Hindu Group Urges Turkey To Portray Hinduism Appropriately In Textbooks
A Hindu group is urging Turkey to portray Hinduism appropriately in its textbooks after a report indicated misleading information about Hinduism.
A new study, “Compulsory Religious Education in Turkey: A Survey and Assessment of Textbooks,” sponsored by United States Commission on International Religious Freedom (USCIRF), stated:…only superficial, limited, and misleading information is given about…Hinduism.
The study, quoting an eighth grade world religions book, found that Hinduism was placed under “not divine” (not based on God’s revelation) category of religions, thus implying a second-class status. The textbook provides brief overview of Hinduism and states that “the most visible aspect of Hinduism is the caste system, and presents a brief breakdown of different castes, followed by beliefs in Brahma and multiple gods by Hindus, and concepts of karma and re-incarnation”, per this study.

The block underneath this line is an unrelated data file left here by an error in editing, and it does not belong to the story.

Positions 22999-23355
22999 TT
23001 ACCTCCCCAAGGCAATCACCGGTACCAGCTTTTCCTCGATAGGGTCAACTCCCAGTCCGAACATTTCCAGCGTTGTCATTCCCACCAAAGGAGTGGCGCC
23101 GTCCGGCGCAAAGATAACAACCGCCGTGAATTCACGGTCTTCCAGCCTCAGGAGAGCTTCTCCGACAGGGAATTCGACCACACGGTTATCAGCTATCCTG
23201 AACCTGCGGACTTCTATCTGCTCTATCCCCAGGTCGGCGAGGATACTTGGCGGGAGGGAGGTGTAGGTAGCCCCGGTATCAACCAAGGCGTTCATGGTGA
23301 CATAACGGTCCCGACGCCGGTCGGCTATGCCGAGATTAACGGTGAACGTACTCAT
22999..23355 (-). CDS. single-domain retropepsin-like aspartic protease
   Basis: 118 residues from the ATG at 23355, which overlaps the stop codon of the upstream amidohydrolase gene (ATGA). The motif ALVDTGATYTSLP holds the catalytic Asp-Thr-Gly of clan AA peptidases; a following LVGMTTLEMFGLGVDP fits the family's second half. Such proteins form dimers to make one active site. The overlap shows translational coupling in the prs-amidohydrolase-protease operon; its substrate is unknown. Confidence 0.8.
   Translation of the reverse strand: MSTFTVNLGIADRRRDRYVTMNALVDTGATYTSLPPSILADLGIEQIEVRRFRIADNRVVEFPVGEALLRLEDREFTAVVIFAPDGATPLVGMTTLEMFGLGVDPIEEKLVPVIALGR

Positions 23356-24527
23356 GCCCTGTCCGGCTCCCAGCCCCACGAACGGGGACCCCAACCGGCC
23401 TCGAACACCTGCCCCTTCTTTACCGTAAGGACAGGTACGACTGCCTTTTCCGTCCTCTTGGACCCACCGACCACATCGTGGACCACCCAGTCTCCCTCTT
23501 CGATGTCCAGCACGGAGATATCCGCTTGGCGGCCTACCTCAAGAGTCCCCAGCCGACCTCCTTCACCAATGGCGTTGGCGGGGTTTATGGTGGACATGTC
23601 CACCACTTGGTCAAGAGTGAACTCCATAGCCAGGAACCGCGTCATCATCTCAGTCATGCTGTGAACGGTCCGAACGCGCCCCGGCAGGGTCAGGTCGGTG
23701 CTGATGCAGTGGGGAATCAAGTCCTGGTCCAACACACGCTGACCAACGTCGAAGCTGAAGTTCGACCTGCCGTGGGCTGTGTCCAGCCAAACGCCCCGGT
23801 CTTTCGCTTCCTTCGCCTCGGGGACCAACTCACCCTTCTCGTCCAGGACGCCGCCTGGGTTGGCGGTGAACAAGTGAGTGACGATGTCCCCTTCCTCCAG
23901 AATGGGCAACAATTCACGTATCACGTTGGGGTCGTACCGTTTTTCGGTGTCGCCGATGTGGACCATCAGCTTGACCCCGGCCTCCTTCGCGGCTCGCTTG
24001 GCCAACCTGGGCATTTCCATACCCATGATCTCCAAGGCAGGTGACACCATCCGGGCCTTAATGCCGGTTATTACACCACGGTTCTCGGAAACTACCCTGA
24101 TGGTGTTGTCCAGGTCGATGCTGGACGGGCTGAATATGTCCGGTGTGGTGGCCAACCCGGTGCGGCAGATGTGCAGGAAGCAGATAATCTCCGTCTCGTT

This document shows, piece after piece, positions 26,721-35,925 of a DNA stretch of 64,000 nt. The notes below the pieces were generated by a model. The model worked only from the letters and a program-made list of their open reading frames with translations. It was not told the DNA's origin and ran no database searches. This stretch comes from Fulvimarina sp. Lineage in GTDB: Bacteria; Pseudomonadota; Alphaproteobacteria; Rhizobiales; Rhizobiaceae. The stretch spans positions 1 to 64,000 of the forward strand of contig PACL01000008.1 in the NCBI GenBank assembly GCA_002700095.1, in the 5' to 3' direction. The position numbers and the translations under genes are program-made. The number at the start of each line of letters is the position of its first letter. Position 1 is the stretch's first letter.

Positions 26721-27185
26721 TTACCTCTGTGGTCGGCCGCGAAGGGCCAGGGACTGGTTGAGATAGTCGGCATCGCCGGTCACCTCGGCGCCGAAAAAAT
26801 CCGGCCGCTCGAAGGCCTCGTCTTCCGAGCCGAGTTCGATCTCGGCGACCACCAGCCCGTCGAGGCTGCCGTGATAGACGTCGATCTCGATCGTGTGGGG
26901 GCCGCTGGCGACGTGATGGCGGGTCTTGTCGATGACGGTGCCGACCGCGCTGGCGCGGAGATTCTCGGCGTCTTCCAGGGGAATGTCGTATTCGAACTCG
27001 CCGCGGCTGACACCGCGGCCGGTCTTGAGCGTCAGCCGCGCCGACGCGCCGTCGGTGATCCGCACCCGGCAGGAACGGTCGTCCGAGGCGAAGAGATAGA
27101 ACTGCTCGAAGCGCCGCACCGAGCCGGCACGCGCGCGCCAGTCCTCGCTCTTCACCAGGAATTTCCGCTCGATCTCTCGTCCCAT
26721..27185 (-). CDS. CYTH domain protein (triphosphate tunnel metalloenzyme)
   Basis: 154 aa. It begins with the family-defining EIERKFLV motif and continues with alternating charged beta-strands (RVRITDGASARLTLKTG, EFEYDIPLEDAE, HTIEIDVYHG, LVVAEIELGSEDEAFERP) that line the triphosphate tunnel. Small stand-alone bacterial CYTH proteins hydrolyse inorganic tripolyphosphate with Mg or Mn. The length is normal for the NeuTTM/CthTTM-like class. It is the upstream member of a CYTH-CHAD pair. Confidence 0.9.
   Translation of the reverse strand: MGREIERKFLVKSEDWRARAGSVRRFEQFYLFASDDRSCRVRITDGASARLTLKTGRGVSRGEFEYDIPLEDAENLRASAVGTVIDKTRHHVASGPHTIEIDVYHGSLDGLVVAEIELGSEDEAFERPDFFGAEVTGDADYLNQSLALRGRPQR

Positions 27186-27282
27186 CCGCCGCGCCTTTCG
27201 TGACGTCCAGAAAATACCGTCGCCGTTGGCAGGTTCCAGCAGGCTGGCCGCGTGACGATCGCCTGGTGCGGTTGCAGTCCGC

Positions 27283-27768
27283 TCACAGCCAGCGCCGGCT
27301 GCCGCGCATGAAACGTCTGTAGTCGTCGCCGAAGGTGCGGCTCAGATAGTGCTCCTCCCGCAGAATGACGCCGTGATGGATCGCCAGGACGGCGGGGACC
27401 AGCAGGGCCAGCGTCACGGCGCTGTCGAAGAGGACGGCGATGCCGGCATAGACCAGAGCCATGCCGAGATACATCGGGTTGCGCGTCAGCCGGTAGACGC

Hindu statesman Rajan Zed, in a statement in Nevad, urged Turkey to urgently revise the language about Hinduism, ensuring that it was written by Hinduism experts. He or other Hindu scholars would gladly help if asked, Zed indicated.
Hinduism should be taught in the way Hindus saw themselves and not how Turkey perceived Hinduism, Zed, who is President of Universal Society of Hinduism, pointed out.
Rajan Zed further urged Turkey to have more objective religious education in schools instead of reinforcing negative stereotypes about “other” religions.
Zed suggested that opening-up the Turkish children to major world religions and non-believers’ viewpoint with objective information would make them well-nurtured, well-balanced, and enlightened global citizens of tomorrow.
USCIRF, based in Washington DC and chaired by Dr. Robert P. George, is “an independent, bipartisan U.S. federal government commission…dedicated to defending the universal right to freedom of religion or belief abroad.” The study was lead by Ziya Meral, a researcher & Director of London headquartered Centre on Religion and Global Affairs.